Newspaper article St Louis Post-Dispatch (MO)

South Poll Voters Ponder Incorporating Their Corner of the County

Newspaper article St Louis Post-Dispatch (MO)

South Poll Voters Ponder Incorporating Their Corner of the County

Article excerpt

FROM THE SNUG bungalows of Lemay to the elegant colonials of Oakville, South Pointe is a question, not a certain answer.

Voters on Nov. 7 will consider turning much of south St. Louis County into the city of South Pointe. The proposal needs a simple majority for passage.

But residents interviewed last week were uncertain whether incorporation would improve their community or just mean higher taxes. They did not rule out voting for the new city but said they needed more information to make up their minds.

Herb Hasenbeck, a retired upholstery shop owner living in Mehlville, said: "I have to sort it out. I don't know if I am for it or against it. How are we going to pay for all of this?"

Cathy Gross, an Oakville resident and student at Logan College of Chiropractic, said, "I don't know if South Pointe will be in the best interest of the community."

South Pointe would cover 47.67 square miles - most of the Mehlville and Hancock Place school districts and parts of the Bayless and Lindbergh districts. It would have 104,910 residents, becoming at birth the fifth-largest city in Missouri and the largest suburb in the St. Louis region.

Backers of incorporation say a new city could shore up the economy and tax base of the area. They argue that it would bring local control and return to the area tax dollars - in particular sales and utility taxes - that now go to the county government center in Clayton and are spent elsewhere in the county. (Backers have promised not to seek a property tax.)

Dorothy Letson, an 18-year resident of Concord Village, asked if "incorporation would give us a little more clout to deal with things."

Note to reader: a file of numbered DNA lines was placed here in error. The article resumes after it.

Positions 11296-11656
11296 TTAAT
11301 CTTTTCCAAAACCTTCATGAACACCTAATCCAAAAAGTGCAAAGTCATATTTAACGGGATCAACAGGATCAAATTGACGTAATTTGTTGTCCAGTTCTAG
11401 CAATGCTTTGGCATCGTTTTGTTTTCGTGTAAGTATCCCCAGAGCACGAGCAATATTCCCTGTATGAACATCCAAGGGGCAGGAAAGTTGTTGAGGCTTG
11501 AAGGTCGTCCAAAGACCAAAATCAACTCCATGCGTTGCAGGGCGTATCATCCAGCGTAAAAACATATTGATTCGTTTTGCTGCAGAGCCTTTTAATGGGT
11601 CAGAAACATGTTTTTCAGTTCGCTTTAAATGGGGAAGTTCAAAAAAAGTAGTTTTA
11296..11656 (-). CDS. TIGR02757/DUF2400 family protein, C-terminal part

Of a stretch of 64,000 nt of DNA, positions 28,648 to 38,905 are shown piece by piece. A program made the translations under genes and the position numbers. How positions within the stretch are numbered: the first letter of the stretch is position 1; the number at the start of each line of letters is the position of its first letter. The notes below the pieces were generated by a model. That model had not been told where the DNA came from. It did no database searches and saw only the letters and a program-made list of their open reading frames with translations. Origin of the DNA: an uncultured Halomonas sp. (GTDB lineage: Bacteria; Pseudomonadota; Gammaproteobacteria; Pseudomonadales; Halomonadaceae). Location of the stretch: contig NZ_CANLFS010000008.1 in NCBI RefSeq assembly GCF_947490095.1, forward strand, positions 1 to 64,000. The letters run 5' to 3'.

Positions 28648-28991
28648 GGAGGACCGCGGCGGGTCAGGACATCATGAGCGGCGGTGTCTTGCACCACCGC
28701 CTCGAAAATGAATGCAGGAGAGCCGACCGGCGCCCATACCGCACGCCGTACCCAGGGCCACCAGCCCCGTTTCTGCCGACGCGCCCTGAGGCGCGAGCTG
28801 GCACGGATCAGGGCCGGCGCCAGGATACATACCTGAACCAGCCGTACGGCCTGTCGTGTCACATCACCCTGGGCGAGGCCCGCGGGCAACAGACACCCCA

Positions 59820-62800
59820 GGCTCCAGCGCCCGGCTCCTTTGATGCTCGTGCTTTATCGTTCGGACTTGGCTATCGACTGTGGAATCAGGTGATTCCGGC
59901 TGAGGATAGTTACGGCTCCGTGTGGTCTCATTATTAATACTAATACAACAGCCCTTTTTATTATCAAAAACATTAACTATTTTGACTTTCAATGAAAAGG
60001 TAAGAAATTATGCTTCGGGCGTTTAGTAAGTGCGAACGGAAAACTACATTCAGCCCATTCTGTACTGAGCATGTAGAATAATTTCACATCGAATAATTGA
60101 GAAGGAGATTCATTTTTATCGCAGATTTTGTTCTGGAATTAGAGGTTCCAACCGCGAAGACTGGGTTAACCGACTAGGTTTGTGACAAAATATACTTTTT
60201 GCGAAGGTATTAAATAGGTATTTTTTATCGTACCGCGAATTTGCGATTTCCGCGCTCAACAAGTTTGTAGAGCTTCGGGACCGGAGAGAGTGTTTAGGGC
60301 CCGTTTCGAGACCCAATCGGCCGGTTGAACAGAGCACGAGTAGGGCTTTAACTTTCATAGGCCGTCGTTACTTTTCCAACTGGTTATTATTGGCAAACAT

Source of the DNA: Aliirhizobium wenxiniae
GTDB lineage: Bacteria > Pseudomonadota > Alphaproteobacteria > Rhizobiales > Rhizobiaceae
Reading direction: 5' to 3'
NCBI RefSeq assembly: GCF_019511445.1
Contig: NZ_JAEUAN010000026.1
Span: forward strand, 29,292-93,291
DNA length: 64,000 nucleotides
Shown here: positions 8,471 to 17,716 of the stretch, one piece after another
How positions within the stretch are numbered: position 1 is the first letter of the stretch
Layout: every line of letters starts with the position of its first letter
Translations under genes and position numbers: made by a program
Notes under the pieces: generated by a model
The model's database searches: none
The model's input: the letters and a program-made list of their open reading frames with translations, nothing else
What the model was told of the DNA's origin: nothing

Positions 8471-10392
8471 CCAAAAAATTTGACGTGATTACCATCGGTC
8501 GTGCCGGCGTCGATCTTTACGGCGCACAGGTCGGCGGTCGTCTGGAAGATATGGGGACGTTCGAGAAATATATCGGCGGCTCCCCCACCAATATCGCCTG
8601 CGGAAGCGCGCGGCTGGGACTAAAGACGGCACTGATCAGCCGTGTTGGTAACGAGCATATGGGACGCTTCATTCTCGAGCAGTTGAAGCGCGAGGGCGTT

Jill Pulley, a Lemay resident for eight years, said incorporation could bring better services because people closer to home would provide them.

Opponents say St. Louis County is doing a good job of providing services. They say South Pointe would create an unneeded bureaucracy and would mainly benefit a small group of businesspeople and politicians who are pushing the proposal. They argue that South Pointe may not have enough money to do all the things its promoters promise. A Livable Community

At a town hall meeting Tuesday, John J. Gerffet, an Oakville resident and developer, said South County is a very livable community. It has pleasant subdivisions and parks. Its stores are near residential neighborhoods - but not too close, he said.

A few blocks in the northeast end of Lemay contain old wooden houses that are deteriorating. But most houses are neat and trim. The neighborhoods start at the northern edge with small bungalows built between the two world wars and shortly thereafter. To the south, the houses are larger, newer and more elaborate. On the hills near the Meramec River, large ranch and colonial houses on relatively small lots stand out among the older subdivisions and the remaining farm fields. …

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